Frye on Frazer. Frye situates art between magic (work) and religion (belief).
A ritual, in magic, is done for practical purposes, to make the crops grow, to baffle enemies, to bring rain or sunshine or children. In religion, a ritual expresses certain beliefs and hopes and theories about supernatural beings. The practical results of magic don’t work out; religious beliefs disappear or change in the twilight of the gods. But when deprived of both faith and works, the ritual becomes what it really is, something made by the imagination, and a potential work of art.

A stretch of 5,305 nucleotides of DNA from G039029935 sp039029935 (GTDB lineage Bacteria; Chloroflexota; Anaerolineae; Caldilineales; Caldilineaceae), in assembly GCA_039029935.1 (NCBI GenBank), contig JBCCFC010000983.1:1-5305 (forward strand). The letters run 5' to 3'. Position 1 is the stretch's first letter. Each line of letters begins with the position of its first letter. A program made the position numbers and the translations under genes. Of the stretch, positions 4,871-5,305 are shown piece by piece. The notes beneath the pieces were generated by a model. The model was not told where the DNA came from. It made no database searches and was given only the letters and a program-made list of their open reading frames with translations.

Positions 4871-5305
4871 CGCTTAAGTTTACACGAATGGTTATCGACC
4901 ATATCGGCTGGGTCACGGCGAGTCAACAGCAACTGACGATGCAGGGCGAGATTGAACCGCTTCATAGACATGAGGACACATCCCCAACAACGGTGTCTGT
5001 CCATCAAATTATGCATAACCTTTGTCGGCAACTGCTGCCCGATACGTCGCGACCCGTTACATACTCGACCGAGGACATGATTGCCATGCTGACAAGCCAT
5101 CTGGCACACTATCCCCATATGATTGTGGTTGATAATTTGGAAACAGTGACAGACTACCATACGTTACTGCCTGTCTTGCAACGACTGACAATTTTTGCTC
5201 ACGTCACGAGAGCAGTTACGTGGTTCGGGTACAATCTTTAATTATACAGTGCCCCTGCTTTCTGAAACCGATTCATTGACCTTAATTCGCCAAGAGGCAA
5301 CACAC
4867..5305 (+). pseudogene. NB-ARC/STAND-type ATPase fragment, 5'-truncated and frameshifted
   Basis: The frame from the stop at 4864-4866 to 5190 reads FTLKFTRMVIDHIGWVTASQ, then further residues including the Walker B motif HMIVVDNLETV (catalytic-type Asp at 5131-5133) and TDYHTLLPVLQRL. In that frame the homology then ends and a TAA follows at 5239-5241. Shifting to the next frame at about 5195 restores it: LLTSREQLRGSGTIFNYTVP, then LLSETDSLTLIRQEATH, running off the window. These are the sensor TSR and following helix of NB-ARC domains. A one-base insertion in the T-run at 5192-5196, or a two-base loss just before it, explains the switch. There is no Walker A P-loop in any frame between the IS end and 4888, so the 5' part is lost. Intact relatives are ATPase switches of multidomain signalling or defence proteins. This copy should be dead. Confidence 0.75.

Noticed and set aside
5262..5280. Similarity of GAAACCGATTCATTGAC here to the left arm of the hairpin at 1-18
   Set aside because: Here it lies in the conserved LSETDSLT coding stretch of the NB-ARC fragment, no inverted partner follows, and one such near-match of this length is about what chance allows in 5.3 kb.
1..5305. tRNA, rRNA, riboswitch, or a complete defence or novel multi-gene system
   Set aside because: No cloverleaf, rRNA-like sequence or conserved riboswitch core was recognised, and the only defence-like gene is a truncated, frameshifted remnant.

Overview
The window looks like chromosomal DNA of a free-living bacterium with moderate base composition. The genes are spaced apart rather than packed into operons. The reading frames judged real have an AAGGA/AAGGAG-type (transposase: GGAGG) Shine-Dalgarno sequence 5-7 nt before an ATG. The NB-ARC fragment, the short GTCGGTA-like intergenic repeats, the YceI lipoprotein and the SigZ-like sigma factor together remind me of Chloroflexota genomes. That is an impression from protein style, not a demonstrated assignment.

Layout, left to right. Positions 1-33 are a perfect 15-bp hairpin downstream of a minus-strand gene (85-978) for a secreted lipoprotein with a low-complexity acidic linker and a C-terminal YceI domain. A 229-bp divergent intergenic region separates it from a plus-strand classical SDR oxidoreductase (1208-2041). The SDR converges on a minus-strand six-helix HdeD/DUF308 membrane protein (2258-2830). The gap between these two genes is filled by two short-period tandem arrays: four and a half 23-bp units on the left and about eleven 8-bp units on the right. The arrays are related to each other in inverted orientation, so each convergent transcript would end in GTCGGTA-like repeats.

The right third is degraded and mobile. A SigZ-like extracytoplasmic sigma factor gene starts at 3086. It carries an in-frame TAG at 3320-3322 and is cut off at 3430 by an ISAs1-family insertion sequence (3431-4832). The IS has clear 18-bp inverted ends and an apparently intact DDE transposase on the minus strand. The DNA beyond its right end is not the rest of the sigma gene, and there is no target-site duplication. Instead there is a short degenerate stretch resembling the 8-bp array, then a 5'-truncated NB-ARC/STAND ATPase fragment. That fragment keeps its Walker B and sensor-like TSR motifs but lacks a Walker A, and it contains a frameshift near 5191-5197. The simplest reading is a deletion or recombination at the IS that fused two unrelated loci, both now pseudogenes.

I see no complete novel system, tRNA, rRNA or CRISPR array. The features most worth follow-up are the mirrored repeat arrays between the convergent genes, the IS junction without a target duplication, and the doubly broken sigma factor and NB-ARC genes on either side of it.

Reminds one of Vico. From Northrop Frye on Sir James Frazer (a CBC talk in the series Architects of Modern Thought). The situation of ritual “between” magic and religion is to be questioned. The between situation is suggested because magic and religion are figured to fall away from ritual (“when deprived of both”) by an act that is almost like the shedding of husks. And what is left is the seed, for the quotation continues: “As that, it can grow into drama or romance or fiction or symbolic poetry.” And of course against this invocation of the organic may be opposed the machinic and the assembled. Just as one may distinguish the ritual from the ceremony.
And so for day 826